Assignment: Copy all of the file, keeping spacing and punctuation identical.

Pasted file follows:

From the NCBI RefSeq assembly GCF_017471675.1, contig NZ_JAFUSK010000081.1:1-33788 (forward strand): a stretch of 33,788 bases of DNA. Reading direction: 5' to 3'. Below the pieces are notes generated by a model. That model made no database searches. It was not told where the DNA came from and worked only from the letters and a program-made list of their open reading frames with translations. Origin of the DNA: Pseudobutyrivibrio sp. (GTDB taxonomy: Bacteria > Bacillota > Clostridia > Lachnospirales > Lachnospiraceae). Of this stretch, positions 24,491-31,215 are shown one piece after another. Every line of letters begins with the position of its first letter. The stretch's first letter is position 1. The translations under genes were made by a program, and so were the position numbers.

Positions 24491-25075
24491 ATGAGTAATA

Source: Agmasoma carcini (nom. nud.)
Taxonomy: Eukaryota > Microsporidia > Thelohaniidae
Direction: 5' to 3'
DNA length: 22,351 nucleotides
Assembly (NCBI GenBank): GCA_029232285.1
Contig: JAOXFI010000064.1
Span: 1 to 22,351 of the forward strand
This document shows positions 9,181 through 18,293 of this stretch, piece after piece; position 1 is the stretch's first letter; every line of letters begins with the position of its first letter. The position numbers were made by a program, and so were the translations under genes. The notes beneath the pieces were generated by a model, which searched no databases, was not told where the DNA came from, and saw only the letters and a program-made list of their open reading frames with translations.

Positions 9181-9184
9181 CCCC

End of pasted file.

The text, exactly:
From the NCBI RefSeq assembly GCF_017471675.1, contig NZ_JAFUSK010000081.1:1-33788 (forward strand): a stretch of 33,788 bases of DNA. Reading direction: 5' to 3'. Below the pieces are notes generated by a model. That model made no database searches. It was not told where the DNA came from and worked only from the letters and a program-made list of their open reading frames with translations. Origin of the DNA: Pseudobutyrivibrio sp. (GTDB taxonomy: Bacteria > Bacillota > Clostridia > Lachnospirales > Lachnospiraceae). Of this stretch, positions 24,491-31,215 are shown one piece after another. Every line of letters begins with the position of its first letter. The stretch's first letter is position 1. The translations under genes were made by a program, and so were the position numbers.

Positions 24491-25075
24491 ATGAGTAATA

Source: Agmasoma carcini (nom. nud.)
Taxonomy: Eukaryota > Microsporidia > Thelohaniidae
Direction: 5' to 3'
DNA length: 22,351 nucleotides
Assembly (NCBI GenBank): GCA_029232285.1
Contig: JAOXFI010000064.1
Span: 1 to 22,351 of the forward strand
This document shows positions 9,181 through 18,293 of this stretch, piece after piece; position 1 is the stretch's first letter; every line of letters begins with the position of its first letter. The position numbers were made by a program, and so were the translations under genes. The notes beneath the pieces were generated by a model, which searched no databases, was not told where the DNA came from, and saw only the letters and a program-made list of their open reading frames with translations.

Positions 9181-9184
9181 CCCC